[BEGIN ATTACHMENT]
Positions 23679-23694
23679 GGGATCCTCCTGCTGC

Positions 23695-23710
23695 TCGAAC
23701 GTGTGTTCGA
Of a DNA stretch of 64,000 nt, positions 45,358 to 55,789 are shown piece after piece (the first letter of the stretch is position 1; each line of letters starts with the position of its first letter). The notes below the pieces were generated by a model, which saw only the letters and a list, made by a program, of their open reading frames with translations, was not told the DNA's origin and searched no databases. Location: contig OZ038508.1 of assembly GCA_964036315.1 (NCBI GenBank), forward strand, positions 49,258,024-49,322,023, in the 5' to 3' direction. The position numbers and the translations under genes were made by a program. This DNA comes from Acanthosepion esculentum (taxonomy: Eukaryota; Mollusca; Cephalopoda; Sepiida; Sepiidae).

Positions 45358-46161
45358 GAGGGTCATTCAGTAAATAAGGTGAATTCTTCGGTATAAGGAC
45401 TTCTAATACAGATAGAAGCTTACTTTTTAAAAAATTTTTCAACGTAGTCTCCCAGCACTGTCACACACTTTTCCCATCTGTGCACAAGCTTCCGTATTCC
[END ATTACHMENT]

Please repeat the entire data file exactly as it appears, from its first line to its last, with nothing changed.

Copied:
Positions 23679-23694
23679 GGGATCCTCCTGCTGC

Positions 23695-23710
23695 TCGAAC
23701 GTGTGTTCGA
Of a DNA stretch of 64,000 nt, positions 45,358 to 55,789 are shown piece after piece (the first letter of the stretch is position 1; each line of letters starts with the position of its first letter). The notes below the pieces were generated by a model, which saw only the letters and a list, made by a program, of their open reading frames with translations, was not told the DNA's origin and searched no databases. Location: contig OZ038508.1 of assembly GCA_964036315.1 (NCBI GenBank), forward strand, positions 49,258,024-49,322,023, in the 5' to 3' direction. The position numbers and the translations under genes were made by a program. This DNA comes from Acanthosepion esculentum (taxonomy: Eukaryota; Mollusca; Cephalopoda; Sepiida; Sepiidae).

Positions 45358-46161
45358 GAGGGTCATTCAGTAAATAAGGTGAATTCTTCGGTATAAGGAC
45401 TTCTAATACAGATAGAAGCTTACTTTTTAAAAAATTTTTCAACGTAGTCTCCCAGCACTGTCACACACTTTTCCCATCTGTGCACAAGCTTCCGTATTCC